• […] our benchmarks between OpenSolaris b134, NexentaStor Enterprise, and a Promise VTrack M610i box, we found that OpenSolaris consistently outperformed NexentaStor. We were never really quite sure […]

  • RoyK says:

    which version of Nexenta did you test here?

  • admin says:

    It was a trial version of NexentaStor Enterprise Edition 3.0.

  • Niklas says:

    What was the hardware config for the benchmarks regarding Nexenta and Open Solaris? Amount of RAM, CPU, ZIL and L2ARC etc?

    Thx in advanced

  • admin says:

    Niklas: We posted the complete article including all of the hardware specs at:
    http://www.anandtech.com/show/3963/zfs-building-testing-and-benchmarking

  • Niklas says:

    Thanks for the specs :-).
    Is there any latency stats for the benchmarks above?
    And once again thanks for all the excellent information on this site.

  • rulezmore says:

    Hi.
    After months of studies I finally reached some results and some knowledge using Solaris derived distros + ZFS + COMSTAR.
    Yesterday I used your IOMeter config file for testing my ZFS Server over iSCSI and I was wondering if you could take a quick look at the results and tell me what is good and what is wrong about it based on your experience.
    Those are the specs of the storage machine:

    – SuperMicro X8SIL-F with 2 x 1 Intel Gigabit Ethernet onboard (iSCSI Network)
    – 16 GB Registered ECC Memory (4 x 4GB)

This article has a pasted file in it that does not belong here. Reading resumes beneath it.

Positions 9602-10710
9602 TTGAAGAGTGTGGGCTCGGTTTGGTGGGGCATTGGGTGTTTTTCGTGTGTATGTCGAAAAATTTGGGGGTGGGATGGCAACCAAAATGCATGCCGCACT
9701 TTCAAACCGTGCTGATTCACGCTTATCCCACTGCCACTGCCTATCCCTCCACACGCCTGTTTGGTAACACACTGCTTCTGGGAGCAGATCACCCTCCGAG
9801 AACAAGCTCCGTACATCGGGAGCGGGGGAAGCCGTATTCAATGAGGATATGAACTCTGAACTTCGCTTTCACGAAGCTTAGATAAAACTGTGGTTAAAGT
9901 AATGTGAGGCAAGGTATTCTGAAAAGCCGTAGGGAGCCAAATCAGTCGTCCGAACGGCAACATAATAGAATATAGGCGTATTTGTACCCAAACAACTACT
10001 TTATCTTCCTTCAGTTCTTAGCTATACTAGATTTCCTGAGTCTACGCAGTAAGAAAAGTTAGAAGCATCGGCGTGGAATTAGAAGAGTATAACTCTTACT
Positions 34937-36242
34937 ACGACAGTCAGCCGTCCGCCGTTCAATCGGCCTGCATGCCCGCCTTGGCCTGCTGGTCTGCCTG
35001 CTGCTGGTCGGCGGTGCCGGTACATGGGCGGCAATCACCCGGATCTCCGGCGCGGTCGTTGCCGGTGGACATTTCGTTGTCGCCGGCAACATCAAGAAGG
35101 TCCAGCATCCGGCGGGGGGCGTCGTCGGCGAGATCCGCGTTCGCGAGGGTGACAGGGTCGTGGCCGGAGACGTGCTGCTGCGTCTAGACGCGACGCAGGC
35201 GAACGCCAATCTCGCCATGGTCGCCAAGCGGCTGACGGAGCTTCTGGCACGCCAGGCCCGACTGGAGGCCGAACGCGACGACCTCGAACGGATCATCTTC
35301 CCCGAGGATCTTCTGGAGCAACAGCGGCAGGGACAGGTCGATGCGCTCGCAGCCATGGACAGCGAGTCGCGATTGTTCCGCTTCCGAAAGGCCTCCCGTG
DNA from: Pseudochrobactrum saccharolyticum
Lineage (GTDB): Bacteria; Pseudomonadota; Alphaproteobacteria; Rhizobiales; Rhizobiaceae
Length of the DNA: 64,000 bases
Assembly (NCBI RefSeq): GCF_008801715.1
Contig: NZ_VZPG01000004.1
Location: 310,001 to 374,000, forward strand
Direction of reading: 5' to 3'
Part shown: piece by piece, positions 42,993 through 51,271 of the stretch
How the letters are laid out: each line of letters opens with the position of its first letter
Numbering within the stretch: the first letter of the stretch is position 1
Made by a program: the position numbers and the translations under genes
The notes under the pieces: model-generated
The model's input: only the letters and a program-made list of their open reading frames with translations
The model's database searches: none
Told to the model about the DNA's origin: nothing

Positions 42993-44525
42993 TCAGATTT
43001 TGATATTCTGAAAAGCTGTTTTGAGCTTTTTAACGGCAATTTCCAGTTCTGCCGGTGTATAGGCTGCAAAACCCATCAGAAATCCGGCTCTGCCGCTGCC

– 2 x 160GB SATA HDDs for the Operating system connected to the mobo
    – 6 x 2TB SATA WD RE Hard drives connected to an IBM unbranded ServeRAID BR10i (LSI 1068) 3Gbit SAS/SATA controller with IT firmware
    – 2 x 60GB SATA OCS Agility 3 SSD Drives connected to an IBM unbranded ServeRAID M1015 (LSI 2008) 6 Gbit SAS/SATA controller with IT firmware
    – 1 x Broadcom 5709c Gigabit dual port ethernet adapter (iSCSI Network)
    – 1 x Realtek 1 Gigabit ethernet adapter (Management Network)

    The OS I used for my tests is Oracle Solaris 11 11/11 because of the better support of CIFS with Active Directory, but I’ll soon be using OpenIndiana because I don’t need CIFS support anymore if the iSCSI tests are good enough.
    The array was configured as a 5 x 2TB WD Disks + 1 Spare with RAID2Z. The 2 SSD drives were used as a mirror for write cache.
    The Tagert iSCSI ports used were 1 Intel Gigabit (onboard) + 1 Broadcom Gigabit, both using 9K Jumbo frames.